Super Bowl Sunday will be upon us on February 4th. While most Americans will be gathered around television sets to watch the big game, health officials in Minnesota and surrounding states will be on the lookout for any outbreaks of disease among the thousands gathered in Minneapolis for the game itself.
The Minneapolis and Saint Paul area is expected to see as many as one million visitors during the upcoming Super Bowl weekend. With this many people coming into an area at a given time, the possibility exists for outbreaks of disease.
With that in mind, health officials in Minnesota, Minneapolis and surrounding communities issued a healthcare alert to doctors, hospitals and clinics in the area. This alert runs through February 7. Healthcare officials are calling on the area’s healthcare community to be on the lookout for any disease outbreaks that are unusual for this time of the year.
Officials aren’t that concerned about the influenza virus. They don’t feel as if the risk of catching the flu is any greater than if people at the Super Bowl were just going about the events of their daily lives. What they are concerned about is outbreaks of disease such as norovirus that can cause severe gastric upset and diarrhea. They will also be looking to see if there is an uptick in the reports of food poisoning among those at the game or in the areas where people might stay during the Super Bowl Weekend.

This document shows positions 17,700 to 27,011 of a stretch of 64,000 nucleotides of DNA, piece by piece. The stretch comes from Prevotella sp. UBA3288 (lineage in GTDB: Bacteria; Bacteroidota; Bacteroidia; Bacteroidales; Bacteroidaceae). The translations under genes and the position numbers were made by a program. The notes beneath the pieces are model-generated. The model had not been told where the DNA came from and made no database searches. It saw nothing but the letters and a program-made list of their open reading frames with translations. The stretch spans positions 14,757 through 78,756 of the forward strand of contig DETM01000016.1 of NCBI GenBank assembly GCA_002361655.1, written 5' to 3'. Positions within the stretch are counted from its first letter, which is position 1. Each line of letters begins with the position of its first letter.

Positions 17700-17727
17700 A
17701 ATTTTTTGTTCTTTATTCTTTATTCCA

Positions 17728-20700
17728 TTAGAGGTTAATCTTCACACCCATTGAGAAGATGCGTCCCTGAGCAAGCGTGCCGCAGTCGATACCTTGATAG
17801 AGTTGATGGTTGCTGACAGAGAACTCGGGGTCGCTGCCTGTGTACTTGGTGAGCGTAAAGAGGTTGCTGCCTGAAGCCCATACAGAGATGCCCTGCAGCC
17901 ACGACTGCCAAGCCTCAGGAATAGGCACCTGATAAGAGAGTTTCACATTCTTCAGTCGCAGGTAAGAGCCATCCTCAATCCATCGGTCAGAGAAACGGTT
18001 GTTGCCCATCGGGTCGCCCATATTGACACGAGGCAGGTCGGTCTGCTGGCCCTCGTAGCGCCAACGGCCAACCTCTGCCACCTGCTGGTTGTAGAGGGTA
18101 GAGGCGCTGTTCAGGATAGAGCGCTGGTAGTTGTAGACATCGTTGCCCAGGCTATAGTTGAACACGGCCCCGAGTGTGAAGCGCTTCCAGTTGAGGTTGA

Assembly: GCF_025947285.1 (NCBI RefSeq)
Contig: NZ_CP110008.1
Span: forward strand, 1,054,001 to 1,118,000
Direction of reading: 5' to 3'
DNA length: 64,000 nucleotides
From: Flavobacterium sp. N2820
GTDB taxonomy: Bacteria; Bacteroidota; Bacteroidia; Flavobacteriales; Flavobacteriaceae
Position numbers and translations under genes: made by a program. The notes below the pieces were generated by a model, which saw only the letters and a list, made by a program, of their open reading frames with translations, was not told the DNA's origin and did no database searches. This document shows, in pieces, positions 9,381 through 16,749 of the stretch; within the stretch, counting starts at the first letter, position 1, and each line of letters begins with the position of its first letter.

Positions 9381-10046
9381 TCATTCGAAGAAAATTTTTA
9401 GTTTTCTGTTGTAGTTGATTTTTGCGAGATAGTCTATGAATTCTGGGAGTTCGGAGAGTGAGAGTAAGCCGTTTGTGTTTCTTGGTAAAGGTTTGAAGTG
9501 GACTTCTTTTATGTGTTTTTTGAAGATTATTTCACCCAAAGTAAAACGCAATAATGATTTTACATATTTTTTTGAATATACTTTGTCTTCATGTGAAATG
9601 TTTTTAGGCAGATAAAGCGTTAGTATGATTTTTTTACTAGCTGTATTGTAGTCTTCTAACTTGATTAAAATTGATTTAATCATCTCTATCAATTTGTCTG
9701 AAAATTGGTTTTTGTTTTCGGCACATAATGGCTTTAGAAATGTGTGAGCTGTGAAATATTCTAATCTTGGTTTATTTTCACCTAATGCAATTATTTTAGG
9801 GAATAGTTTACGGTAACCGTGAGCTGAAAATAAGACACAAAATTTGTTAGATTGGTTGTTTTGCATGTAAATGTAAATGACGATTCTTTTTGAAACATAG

Healthcare professionals will also look for signs of sexual trafficking and assault that may increase with so many people in the area. Doctors and hospitals are also asked to report suspicions of any bio-hazard threats due to possible terrorist attacks.
Healthcare officials want to emphasize that these actions are no different than what is normal for a large event. They issue alerts when large conventions or other large sporting events are in the area.